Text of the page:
Do We Work Better to Music?
Getting and keeping the right frame of mind and mood while working appears to have much to do with picking the right kind of music to play.
We see folks doing other things while listening to music all the time. They’re mowing the lawn wearing their earbuds. Or they’re at the fitness center working the machines or doing their aerobic exercises while simultaneously “groovin'” to the tunes. There are those who put on their headphones before even taking their seat at their workstation. Some will tell you they can’t get through a work day without their music. And some insist they do their best work when they have something playing in the background. But is this really true? Do we work better when we’re musically entertained? The general answer to this question seems to be yes, but there are some qualifications. Music can indeed help us work better, but the beneficial effect depends on what kind of work we’re doing and what kind of music we’re listening to.
Teresa Lesiuk has been researching the question of whether we actually work better to music since she was a doctoral candidate at the University of Windsor in Canada. She’s continued that research since becoming an assistant professor at the University of Miami’s music therapy program. Her findings over the years suggest that listening to music really can enhance work productivity and the overall perceived quality of working life. It appears that’s largely because so many of our work duties these days involve relatively mindless, mundane, and repetitive activity. Generally speaking, music tends to spur the release of dopamine in our brains. That is, of course, if the music is lively, non-repetitive, and doesn’t contain sad or depressing themes. And the release of that particular neurotransmitter can indeed have a positive impact on our mental state and mood. Not all music does this, however. By design, some music is meant to bring us down. And there’s plenty of evidence to suggest that our brain’s neurochemical response to such music is responsible for the sad or melancholy mood we experience while listening to it. So getting and keeping the right frame of mind and mood while working appears to have much to do with picking the right kind of music to play.
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Some music can help keep us stimulated, which is especially beneficial when we’re involved in mindless work tasks. Upbeat, whimsical tunes with engaging melodies are particularly good at this. But some music can be stimulating to the point that it’s unhelpfully distracting, which is particularly problematic when the tasks we’re doing require our well-focused attention. Songs with hard to discern lyrics can also cause us to shift our focus or even take us off task. Similarly, musical passages that are particularly intense, provocative, or strident can capture too much of our attention. If our job requires some on the spot new learning, music that grabs too much of our attention can put us at a real disadvantage. As most teachers who’ve had to deal with attention deficient children already know, it’s really hard to learn when we’re distracted.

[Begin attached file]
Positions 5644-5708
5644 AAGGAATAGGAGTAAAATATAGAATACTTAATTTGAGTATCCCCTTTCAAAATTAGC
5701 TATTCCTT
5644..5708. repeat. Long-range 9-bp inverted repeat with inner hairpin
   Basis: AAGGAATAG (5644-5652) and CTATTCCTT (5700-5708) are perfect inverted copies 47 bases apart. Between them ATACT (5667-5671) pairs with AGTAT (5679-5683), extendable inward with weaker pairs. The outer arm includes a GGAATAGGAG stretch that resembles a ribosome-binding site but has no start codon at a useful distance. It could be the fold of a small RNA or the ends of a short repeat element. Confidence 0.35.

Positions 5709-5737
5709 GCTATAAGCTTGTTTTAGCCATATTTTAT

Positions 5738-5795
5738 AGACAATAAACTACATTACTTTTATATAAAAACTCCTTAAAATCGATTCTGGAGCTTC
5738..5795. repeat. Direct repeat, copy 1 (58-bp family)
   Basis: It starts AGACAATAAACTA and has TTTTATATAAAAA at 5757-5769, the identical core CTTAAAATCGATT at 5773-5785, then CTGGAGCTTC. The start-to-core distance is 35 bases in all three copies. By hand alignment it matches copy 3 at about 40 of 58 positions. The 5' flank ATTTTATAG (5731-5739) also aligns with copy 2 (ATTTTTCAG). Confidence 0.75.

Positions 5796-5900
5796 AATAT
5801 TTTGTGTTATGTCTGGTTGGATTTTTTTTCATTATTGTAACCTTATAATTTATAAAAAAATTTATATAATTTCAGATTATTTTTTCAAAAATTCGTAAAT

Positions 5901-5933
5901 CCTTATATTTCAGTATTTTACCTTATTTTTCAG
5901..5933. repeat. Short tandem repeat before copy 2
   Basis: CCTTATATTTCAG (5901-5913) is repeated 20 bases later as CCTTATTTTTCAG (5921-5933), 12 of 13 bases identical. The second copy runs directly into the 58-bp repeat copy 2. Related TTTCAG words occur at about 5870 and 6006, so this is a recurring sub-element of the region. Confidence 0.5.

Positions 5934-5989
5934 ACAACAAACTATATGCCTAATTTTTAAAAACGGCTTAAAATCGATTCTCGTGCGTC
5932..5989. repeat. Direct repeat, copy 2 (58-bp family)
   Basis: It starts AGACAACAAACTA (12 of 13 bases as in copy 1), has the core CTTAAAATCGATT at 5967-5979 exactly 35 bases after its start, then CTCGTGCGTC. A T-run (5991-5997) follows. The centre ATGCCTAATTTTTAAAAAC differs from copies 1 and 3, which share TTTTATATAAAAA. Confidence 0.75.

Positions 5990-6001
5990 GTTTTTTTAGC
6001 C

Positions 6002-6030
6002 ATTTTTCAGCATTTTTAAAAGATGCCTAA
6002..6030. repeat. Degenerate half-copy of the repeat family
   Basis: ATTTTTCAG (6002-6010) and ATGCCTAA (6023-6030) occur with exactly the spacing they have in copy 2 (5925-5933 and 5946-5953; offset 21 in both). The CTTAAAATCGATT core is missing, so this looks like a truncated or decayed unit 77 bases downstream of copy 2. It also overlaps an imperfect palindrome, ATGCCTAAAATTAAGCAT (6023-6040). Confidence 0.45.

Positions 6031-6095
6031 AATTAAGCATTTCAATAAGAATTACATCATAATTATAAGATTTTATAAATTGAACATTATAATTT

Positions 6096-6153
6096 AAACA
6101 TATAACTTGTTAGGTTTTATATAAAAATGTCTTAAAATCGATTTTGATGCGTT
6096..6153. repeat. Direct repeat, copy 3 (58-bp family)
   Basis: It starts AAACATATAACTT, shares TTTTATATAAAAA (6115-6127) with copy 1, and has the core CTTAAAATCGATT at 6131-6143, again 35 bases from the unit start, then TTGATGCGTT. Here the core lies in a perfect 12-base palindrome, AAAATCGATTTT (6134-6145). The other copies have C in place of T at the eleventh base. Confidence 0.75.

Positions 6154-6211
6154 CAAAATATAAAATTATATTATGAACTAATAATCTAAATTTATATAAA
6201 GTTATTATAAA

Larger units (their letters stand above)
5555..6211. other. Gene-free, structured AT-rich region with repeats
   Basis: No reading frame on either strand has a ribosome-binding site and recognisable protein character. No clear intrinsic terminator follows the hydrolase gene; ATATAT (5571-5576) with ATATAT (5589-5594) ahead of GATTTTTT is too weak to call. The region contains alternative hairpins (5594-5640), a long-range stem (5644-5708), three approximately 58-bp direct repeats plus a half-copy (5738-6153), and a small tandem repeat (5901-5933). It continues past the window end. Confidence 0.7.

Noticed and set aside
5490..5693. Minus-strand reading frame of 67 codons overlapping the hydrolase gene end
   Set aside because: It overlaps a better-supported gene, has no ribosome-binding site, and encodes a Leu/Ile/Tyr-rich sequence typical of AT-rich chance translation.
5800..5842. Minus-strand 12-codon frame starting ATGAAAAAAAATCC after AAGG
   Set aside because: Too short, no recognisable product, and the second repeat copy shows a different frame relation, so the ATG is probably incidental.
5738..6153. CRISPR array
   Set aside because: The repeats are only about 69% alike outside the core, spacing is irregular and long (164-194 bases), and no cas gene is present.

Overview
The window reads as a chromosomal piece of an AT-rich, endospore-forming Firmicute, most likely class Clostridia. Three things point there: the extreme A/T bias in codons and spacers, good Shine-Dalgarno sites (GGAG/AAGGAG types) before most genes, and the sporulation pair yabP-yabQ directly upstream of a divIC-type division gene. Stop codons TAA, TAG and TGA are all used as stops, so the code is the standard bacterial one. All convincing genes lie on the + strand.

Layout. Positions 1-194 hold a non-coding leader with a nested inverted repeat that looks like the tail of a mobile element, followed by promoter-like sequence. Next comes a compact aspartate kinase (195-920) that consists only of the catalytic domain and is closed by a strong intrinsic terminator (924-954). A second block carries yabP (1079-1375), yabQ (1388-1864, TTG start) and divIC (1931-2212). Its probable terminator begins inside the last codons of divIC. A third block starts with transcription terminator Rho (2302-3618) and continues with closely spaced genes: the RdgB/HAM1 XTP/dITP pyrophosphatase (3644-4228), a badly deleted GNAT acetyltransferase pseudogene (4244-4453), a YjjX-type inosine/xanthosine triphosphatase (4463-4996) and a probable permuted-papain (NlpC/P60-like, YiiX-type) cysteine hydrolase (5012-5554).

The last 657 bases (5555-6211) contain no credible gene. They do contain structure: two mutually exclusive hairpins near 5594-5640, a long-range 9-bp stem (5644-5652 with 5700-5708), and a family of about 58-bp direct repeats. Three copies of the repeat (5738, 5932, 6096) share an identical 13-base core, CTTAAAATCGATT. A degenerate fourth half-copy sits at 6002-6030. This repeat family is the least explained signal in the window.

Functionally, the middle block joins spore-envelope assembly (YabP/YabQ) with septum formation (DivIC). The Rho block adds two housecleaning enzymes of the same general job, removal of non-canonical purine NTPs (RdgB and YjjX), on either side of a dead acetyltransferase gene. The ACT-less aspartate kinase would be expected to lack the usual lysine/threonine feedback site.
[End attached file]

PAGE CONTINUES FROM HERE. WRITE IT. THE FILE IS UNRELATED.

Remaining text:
The more mentally taxing and emotionally draining our work is, the more music with the just the right energy can get us going and keep us motivated. Music that’s just plain “fun” to listen to or which is lively in tempo or beat is well-suited for work like this. And for those tasks that are inherently anxiety-evoking or frustrating, music with a soothing score can keep us from prematurely fatiguing. Instrumental pieces, electronic music, natural sounds music, and classical music (especially classical music from the Baroque period) can be particularly good at producing a soothing, calming effect, so it helps to have this kind of music playing in the background when we’re doing inherently stressful work.
Although his famous phrase is frequently misquoted, William Congreve’s lead character in his play The Mourning Bride asserts that “Musick has Charms to sooth a savage Breast.” The character’s bosom is laden with worry and grief and she finds the inner peace she craves illusive. But she finds hope in music — apparently the right kind of music — the power to soothe her troubled soul. While many of us have long believed that music has the power to de-stress, we now have some pretty good empirical evidence to back up that claim. And the evidence also suggest that depending upon the type of music we select, a friendly tune can help us be more energized, upbeat, and ultimately more productive on the job.
All clinical material on this site is peer reviewed by one or more clinical psychologists or other qualified mental health professionals. This specific article was originally published by Dr Greg Mulhauser, Managing Editor on .on and was last reviewed or updated by
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